CIS Statement on Right to Privacy Judgment

Posted by Amber Sinha at Aug 28, 2017 02:25 PM |
In an emphatic endorsement of the right to privacy, a nine judge constitutional bench unanimously upheld a fundamental right to privacy. The events leading to this bench began during the hearings in the ongoing Aadhaar case, when in August 2015, Mukul Rohatgi, the then Attorney General stated that there is no constitutionally guaranteed right to privacy.

reliance was on two Supreme Court judgments in MP Sharma v Satish Chandra (1954) and Kharak Singh v State of Uttar Pradesh (1962): both cases, decided by eight- and six-judge benches respectively, denied the existence of a constitutional right to privacy. As the subsequent judgments which upheld the right to privacy were by smaller benches, he claimed that MP Sharma and Kharak Singh still prevailed over them, until they were overruled by a larger bench. This landmark judgment was in response to a referral order to clear the confusion over the status of privacy as a right.

We, at the Centre for Internet and Society (CIS) welcome this judgement and applaud the depth and scope of the Supreme Court’s reasoning. CIS has been producing research on the different aspects of the right to privacy and its implications for the last seven years and had the privilege of serving on the Justice AP Shah Committee and contributing to the Report of the Group of Experts on Privacy.[1] We are honoured that some of our research has also been cited by the judgment.[2] Such judicial recognition is evidence of the impact sound research can have on policymaking.

In the course of a 547 page judgment, the bench affirmed the fundamental nature of the right to privacy reading it into the values of dignity and liberty. The judgment is instructive in its reference to scholarly works and jurisprudence not only in India but other legal systems such as USA, South Africa, EU and UK, while recognising a broad right to privacy with various dimensions across spatial, informational and decisional spheres. We note with special appreciation that women’s bodily integrity and citizens’ sexual orientation are among those aspects of privacy that were clearly recognised in the judgment. For researchers studying privacy and its importance, this judgment is of great value as it provides clear reasoning to reject oft-quoted arguments which are used to deny privacy’s significance. The judgement is also cognizant of the implications of the digital age and emphasise the need for a robust data protection framework.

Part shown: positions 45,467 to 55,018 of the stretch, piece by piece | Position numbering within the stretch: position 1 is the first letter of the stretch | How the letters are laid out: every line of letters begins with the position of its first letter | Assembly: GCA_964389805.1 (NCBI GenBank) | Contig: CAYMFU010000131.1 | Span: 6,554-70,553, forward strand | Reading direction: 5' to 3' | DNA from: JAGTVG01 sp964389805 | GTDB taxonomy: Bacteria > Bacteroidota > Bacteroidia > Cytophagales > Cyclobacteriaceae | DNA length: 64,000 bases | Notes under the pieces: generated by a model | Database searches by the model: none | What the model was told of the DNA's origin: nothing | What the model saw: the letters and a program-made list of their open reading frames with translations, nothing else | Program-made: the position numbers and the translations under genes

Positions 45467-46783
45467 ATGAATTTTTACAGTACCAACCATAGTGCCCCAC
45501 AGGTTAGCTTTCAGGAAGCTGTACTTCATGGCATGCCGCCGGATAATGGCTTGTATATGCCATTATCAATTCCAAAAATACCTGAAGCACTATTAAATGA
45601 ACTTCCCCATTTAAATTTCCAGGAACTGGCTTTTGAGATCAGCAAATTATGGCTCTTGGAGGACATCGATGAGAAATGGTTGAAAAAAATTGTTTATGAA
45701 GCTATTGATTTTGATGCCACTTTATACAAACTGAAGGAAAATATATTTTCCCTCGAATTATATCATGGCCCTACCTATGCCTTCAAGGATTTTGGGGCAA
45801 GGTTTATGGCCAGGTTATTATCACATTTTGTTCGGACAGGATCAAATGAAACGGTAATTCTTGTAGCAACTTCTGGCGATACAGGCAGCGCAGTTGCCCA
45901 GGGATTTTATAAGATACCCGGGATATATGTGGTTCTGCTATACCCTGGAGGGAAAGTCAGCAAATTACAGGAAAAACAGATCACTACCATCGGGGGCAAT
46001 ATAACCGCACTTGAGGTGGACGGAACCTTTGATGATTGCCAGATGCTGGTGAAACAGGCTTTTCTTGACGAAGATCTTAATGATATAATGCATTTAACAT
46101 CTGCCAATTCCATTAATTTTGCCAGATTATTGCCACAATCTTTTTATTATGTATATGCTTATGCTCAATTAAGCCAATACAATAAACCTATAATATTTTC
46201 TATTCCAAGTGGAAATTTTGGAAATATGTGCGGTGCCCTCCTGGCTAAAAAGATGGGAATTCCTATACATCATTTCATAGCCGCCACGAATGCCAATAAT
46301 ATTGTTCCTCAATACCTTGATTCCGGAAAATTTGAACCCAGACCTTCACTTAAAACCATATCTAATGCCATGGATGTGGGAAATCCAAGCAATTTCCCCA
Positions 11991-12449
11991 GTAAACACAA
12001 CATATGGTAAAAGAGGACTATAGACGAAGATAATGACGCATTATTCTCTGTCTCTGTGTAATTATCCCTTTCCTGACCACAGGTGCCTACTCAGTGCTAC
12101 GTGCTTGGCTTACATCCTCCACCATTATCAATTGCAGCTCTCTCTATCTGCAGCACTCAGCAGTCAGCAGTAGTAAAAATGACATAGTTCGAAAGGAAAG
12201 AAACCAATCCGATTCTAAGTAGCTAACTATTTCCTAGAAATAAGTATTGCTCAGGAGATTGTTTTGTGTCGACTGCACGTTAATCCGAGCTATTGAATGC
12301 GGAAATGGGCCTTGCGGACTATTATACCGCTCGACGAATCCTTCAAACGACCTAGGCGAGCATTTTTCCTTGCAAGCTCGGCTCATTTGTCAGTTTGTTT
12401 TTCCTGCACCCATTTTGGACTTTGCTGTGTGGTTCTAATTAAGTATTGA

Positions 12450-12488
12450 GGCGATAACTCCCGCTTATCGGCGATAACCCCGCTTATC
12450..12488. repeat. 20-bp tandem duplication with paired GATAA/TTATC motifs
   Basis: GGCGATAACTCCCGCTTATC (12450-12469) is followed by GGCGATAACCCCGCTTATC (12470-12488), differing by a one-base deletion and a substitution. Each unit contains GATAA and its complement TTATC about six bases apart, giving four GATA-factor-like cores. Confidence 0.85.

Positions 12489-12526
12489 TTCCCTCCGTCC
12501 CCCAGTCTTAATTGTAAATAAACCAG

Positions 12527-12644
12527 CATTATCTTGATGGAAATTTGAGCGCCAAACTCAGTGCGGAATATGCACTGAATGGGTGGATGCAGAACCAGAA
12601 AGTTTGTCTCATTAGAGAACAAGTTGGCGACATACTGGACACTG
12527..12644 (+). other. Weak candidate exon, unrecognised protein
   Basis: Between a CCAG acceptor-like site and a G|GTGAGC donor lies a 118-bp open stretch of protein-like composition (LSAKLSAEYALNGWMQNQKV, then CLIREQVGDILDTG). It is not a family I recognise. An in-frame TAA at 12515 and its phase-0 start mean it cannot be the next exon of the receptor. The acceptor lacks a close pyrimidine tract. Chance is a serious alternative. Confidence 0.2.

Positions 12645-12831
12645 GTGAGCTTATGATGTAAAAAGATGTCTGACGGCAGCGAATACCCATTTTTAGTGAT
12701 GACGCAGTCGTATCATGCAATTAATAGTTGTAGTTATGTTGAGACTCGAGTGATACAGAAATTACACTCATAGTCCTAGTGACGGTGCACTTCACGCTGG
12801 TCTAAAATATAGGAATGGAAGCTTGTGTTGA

The right to privacy has been read into into Article 21 (Right to life and liberty), and Part III (Chapter on Fundamental Rights) of the Constitution. This means that any limitation on the right in the form of reasonable restrictions must not only satisfy the tests evolved under Article 21, but where loss of privacy leads to infringement on other rights, such as chilling effects of surveillance on free speech, the tests for constitutionality under those provisions for also be satisfied by the limiting action. This provides a broad protection to citizens’ privacy which may not be easily restricted. We expect that this judgment will have far reaching impacts, not just with respect to the immediate Aadhaar case, but also to in a score of other matters such as protection of sexual choice by decriminalising Section 377 of the Indian Penal Code, oversight of statutory search and seizure provisions such as Section 132 of the Income Tax Act, personal data collection and processing practices by both state and private actors and mass surveillance programmes in the interest of national security.

As this judgment comes in response to a referral order, the judges were not dealing with any questions of fact to ground the legal principles in. Subsequent judgments which deal with privacy will apply these principles and further evolve the contours of this right on a case-by-case basis. For now, we welcome this judgment and look forward to its consistent application in the future.


[2]. CIS was quoted in the judgement on footnote 46, page 33 and 34: The quote is " Illustratively, the Centre for Internet and Society has two interesting articles tracing the origin of privacy within Classical Hindu Law and Islamic Law. See Ashna Ashesh and Bhairav Acharya ,“Locating Constructs of Privacy within Classical Hindu Law”, The Centre for Internet and Society, available at See also Vidushi Marda and Bhairav Acharya, “Identifying Aspects of Privacy in Islamic Law”, The Centre for Internet and Society, available at " Further, research commissioned by CIS cited in the judgment includes a reference in page 201 footnote 319, "Bhairav Acharya, “The Four Parts of Privacy in India”, Economic & Political Weekly (2015), Vol. 50 Issue 22, at page 32."